When You Don’t Have to be Extraordinary

man typing on a rooftop

The world around us seems to give one consistent message: be extraordinary.  Post amazing pictures from super cool locations on Facebook or Instagram, mingle with powerful and influential people to boost your own public image, do crazy hard things to change the world or your life may not matter. Be charismatic, witty, and attractive so you can be universally adored.

It’s not a sustainable way to do life, but man, the pressure weighs on us.

When I graduated from undergrad I stumbled across writers like Julie Rodgers, Brent Bailey, and Wesley Hill who reframed my life narrative. They didn’t present their sexualities as shameful or unwanted, but either had integrated their sexuality into their identities, or at least they were making a brave attempt to find congruence between their faith and sexuality. Their words revealed the importance of my own story, and for a shy dude who had spent his life avoiding intimacy and feeling crushed with loneliness, I was hungry to share my life with as many people who would listen. Essentially, I wanted to be Julie, Brent, and Wesley, because if my life looked like theirs, then my life could mean something. And man, was I disappointed when that didn’t work for me.  So many of my LGBTQ Christian acquaintances went viral and were recognized in both the broader faith community or the LGBTQ Christian community. But for me, writing felt like an exhausting treadmill that would sometimes lead to broader attention, but mostly my words went ignored. I wrote less as it became a soul-crushing endeavor.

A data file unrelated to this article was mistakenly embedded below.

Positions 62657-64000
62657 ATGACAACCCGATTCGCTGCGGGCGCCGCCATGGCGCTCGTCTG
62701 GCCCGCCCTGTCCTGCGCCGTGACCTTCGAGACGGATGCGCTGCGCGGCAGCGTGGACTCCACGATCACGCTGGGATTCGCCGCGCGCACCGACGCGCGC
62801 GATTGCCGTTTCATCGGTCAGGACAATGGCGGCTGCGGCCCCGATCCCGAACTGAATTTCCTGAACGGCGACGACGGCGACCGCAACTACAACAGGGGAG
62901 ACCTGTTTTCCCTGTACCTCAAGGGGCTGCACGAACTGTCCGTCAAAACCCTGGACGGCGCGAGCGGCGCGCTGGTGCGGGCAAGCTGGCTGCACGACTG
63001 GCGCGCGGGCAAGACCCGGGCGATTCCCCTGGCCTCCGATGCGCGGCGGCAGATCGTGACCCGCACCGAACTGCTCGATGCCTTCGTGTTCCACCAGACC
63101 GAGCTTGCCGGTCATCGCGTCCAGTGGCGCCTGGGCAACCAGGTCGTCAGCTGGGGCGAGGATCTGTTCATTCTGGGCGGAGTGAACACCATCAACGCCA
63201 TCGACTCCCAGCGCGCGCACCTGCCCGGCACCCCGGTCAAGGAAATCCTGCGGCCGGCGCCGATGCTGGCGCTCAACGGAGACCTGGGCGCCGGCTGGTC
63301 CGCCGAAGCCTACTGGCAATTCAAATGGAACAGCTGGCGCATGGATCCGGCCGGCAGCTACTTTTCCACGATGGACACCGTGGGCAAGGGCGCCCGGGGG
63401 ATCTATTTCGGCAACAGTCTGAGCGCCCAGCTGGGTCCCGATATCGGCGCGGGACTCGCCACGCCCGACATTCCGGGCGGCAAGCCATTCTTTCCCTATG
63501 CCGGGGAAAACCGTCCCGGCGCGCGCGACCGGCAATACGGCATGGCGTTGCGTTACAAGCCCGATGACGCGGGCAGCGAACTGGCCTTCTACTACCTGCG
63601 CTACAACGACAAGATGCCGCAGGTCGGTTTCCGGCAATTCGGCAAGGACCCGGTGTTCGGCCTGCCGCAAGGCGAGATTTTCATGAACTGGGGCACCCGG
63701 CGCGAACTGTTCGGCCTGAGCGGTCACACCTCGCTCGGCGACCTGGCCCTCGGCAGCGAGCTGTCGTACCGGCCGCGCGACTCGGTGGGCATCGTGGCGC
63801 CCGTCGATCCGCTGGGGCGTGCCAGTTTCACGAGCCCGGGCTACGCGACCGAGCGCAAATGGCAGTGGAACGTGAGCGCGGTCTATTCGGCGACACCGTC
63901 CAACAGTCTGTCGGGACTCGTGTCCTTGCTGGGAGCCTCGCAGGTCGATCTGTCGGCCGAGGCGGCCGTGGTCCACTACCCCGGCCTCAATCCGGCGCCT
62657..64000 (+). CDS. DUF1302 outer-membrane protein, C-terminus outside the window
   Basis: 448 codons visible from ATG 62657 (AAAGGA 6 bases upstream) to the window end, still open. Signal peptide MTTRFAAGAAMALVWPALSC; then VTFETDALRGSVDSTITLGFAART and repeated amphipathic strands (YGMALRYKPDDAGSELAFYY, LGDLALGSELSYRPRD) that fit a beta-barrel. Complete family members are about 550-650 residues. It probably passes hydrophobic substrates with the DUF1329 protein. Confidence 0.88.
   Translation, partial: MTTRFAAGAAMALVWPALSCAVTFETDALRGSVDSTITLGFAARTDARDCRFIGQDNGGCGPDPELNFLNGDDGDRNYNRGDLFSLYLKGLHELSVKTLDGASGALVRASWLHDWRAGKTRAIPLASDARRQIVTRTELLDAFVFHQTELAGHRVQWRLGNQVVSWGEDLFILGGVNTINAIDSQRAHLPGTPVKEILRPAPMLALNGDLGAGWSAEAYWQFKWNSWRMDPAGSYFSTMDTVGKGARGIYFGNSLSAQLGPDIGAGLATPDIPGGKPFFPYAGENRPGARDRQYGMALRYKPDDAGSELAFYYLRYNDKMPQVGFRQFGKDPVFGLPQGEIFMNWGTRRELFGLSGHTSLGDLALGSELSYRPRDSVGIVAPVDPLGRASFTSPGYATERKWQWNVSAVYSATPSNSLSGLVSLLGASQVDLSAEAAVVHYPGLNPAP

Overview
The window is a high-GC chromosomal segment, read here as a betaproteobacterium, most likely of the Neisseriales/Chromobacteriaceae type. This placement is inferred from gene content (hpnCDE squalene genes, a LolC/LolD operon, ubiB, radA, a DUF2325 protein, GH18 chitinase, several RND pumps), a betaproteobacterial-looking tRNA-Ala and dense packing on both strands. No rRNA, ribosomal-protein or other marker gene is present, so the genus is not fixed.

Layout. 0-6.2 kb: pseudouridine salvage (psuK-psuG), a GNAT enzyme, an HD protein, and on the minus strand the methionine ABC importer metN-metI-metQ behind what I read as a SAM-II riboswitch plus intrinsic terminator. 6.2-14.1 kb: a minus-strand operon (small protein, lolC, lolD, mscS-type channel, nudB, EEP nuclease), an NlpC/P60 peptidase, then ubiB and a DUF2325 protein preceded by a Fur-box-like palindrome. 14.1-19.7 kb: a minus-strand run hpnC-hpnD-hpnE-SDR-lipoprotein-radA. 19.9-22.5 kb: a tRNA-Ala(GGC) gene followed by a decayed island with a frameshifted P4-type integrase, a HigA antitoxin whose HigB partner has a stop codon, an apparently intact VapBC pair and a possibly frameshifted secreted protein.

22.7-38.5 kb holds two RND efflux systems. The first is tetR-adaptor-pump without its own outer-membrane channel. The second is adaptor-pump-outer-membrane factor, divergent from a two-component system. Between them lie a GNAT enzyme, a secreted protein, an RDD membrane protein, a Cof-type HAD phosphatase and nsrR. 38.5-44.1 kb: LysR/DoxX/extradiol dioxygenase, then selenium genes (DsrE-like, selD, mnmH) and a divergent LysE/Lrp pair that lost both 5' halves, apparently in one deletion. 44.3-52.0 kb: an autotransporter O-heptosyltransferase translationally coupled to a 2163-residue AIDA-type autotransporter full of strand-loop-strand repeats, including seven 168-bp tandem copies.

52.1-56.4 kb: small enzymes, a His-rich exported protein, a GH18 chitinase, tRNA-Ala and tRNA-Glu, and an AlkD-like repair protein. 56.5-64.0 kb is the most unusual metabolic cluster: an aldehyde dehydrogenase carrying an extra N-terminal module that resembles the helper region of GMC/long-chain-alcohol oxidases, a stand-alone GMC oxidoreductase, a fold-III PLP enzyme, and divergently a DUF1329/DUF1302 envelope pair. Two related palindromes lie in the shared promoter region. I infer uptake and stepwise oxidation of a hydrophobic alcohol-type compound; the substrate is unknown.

But even as I shifted from a blogging identity into the role of a clinical psychologist in training, I found this pattern continuing in my life. I met a gay Christian psychologist and in my hunger for direction and validation, I incorporated his interests as my own and wanted to craft my training to look like his. I processed this dynamic with one of my professors two semesters ago, and she encouraged me not to become this psychologist I idolized, but to live out my own story in my clinical training. The world already had his story, she told me, and what the world needed was my unique contribution and voice. That would only come by pursuing my own interests and developing my own personality that I’d spent a lifetime trying to hide from people.